New Zealand horse racing

June 12, 2021

In New Zealand, Thoroughbred, or galloper, horse races are a popular sport and historic form of entertainment. Shortly after European colonization, horse races started to develop and became the most visited form of entertainment in the past century. In 1913, the world’s first totalisator machinery was constructed at Ellerslie Racecourse, Auckland, New Zealand’s largest racetrack.

And while our ancestors spent their days betting on the horses with their “lucky” number, we are lucky to have a mobile casino to spend just a few minutes a day with a chance of winning a fortune, and all that without going anywhere.

But as the people at the beginning of the 20th century lacked such an opportunity, they could have spent all weekends just gathering around race tracks and drinking tea (or something stronger) while waiting for the outcome.

Horse racing in some form or another should have been expected to start swiftly in a settlement populated primarily by British colonists. In the colonial possessions, horses were a cherished asset.

Thoroughbred racing, alongside related practices such as horse breeding, grooming, and maintenance, race gambling, race-day organization, and overall amusement, has grown into a multibillion-dollar business sector. The New Zealand Thoroughbred Racing Incorporated regulating body was established to control the fast-growing industry.

Since 1857, after Robert Graham organized a race gathering on his land, which is presently known as Ellerslie Racecourse, thoroughbreds regularly competed at Ellerslie, Auckland’s main track. In 1872, the Auckland Racers Community bought 36 acres of land from Graham, upon which the racecourse now stands.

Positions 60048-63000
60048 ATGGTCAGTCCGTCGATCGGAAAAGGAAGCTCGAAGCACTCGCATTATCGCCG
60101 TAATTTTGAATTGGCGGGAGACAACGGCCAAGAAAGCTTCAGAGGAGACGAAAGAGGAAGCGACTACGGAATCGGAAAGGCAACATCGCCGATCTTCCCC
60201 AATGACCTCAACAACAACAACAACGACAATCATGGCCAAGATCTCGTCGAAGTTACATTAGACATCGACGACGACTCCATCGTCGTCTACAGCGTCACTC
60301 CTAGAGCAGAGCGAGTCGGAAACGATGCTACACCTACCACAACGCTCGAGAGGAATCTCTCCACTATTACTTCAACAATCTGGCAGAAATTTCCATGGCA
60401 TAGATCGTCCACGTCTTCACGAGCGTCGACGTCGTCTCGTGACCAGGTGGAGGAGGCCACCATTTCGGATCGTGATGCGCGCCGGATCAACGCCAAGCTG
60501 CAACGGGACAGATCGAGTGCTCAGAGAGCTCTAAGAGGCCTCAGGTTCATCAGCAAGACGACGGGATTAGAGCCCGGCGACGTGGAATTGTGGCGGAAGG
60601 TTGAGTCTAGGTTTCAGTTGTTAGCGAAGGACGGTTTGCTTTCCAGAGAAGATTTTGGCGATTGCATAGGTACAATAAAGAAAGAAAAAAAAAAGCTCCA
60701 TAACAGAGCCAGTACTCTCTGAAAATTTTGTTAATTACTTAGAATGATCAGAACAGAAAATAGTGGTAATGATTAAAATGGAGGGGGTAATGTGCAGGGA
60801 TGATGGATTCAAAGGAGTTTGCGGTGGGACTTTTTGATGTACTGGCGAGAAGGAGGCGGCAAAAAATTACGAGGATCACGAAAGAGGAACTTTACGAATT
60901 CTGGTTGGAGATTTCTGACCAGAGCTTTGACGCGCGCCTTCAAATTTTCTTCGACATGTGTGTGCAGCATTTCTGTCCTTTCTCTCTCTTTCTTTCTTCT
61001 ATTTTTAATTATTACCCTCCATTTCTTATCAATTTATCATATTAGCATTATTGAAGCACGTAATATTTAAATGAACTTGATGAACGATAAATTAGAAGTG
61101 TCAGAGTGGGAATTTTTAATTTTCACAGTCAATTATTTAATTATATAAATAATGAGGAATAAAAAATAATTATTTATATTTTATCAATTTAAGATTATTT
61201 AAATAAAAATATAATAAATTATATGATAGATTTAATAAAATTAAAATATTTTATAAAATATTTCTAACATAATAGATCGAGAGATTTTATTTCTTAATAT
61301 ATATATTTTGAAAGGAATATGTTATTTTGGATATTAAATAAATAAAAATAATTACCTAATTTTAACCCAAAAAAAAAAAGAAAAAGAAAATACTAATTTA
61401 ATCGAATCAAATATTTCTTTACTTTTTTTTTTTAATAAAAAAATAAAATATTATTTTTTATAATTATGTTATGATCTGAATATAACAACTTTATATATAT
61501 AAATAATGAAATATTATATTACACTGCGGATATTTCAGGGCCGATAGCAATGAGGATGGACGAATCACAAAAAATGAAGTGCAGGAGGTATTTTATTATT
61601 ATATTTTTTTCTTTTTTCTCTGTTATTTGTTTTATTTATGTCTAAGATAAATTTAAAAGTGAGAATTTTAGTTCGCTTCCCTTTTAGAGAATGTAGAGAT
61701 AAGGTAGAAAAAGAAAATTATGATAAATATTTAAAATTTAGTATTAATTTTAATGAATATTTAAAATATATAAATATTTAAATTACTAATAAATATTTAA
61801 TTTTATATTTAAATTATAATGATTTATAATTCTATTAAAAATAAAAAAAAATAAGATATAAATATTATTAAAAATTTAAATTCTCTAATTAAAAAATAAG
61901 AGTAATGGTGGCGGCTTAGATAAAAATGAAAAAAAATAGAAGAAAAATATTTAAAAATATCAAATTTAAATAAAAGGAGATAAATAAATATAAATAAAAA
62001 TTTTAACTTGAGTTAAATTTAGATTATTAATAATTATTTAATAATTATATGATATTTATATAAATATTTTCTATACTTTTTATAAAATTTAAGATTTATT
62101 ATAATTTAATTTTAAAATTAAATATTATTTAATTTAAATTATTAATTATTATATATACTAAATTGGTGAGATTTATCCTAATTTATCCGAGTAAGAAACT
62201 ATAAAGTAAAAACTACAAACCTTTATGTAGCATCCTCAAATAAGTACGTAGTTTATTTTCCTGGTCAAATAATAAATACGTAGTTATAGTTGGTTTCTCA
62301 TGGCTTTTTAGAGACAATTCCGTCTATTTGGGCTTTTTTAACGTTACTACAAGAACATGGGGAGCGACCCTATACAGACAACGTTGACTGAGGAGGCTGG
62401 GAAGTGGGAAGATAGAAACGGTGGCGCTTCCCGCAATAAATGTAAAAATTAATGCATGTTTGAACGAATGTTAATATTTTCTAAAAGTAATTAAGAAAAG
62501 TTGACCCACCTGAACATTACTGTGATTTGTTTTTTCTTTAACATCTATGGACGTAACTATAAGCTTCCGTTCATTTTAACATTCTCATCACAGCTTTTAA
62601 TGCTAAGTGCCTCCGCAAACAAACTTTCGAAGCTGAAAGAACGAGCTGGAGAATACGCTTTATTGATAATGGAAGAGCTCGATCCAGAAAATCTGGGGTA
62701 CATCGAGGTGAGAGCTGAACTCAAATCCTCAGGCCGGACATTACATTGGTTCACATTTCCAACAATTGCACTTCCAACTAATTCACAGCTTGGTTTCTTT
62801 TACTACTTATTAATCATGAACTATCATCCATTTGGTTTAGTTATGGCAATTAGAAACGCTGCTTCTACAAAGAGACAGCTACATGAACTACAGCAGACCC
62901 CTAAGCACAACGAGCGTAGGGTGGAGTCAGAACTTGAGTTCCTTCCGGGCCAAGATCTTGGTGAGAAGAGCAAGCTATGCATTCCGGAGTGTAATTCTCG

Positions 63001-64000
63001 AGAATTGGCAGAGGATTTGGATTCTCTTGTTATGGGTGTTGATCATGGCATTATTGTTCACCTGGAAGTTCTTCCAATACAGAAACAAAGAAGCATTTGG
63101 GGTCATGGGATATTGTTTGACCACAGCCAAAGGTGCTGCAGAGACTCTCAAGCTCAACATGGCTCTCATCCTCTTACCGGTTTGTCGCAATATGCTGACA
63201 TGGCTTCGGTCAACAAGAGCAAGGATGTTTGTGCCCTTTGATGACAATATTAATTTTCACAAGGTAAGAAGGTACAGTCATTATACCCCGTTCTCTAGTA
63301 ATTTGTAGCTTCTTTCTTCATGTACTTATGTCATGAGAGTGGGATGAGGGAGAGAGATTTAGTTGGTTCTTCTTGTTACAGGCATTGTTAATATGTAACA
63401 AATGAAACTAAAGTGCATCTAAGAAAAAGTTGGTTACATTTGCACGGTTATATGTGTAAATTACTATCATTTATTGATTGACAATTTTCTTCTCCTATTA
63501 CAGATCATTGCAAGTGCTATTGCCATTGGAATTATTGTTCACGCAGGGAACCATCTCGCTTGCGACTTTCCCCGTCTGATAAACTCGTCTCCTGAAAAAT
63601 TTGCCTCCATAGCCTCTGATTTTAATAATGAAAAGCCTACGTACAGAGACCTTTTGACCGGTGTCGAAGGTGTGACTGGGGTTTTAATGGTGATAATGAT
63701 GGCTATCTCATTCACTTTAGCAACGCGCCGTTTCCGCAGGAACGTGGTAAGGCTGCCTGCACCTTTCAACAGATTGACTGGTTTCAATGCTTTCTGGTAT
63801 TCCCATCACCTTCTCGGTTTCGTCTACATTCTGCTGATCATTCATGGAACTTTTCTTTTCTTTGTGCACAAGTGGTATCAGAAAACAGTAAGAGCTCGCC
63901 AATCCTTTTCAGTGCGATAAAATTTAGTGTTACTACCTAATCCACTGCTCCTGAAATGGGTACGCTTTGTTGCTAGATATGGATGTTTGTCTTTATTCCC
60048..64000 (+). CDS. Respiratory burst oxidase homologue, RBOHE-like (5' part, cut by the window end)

As early as 1864, galloping races were featured as part of the curriculum at some of the Otago Southland horse events. Around this period, the first totalisators had been established. They encountered criticism from anti-gambling groups, but the Colonial Secretary accepted and legalized them.

The stakes were only approximately a “tenner” ($10) in the inaugural galloping races on a racetrack in Canterbury in 1875, well before totalisator was installed, however, the event drew a lot of attention.

Initial colonies were soon attracted to horse racing. It must have been a centerpiece of Wellington, Auckland, and Canterbury’s first anniversary celebrations. Race gatherings quickly turned into important social and sporting activities. The first ones were possibly held in Auckland in the 1840s. The troops used their garrison horses to organize rallies in Auckland and Onehunga, with the commanders functioning as authorities.

The New Zealand Racing Conference was founded to regulate the thoroughbred horse-racing activity in the country. They organized the accommodations, set up the law, and elected the administrators. Local clubs would have their own set of regulations, although they were all inspired by the Jockey Club in Great Britain. Due to the extreme challenges of transportation and communication, there was minimal cooperation between clubs until the late 1860s.

These days the horse-racing industry remains profitable and popular among people of all ages and classes. The totalisator is authorized to be used by 71 racing venues and 17 hunt organizations, with a maximum of 259 days allowed to spend on racing. All racing clubs are non-proprietary, and their committees and referees are chosen by their members. Every racing club is accountable for its administration and race meetings. The majority of racing clubs operate their racetracks.

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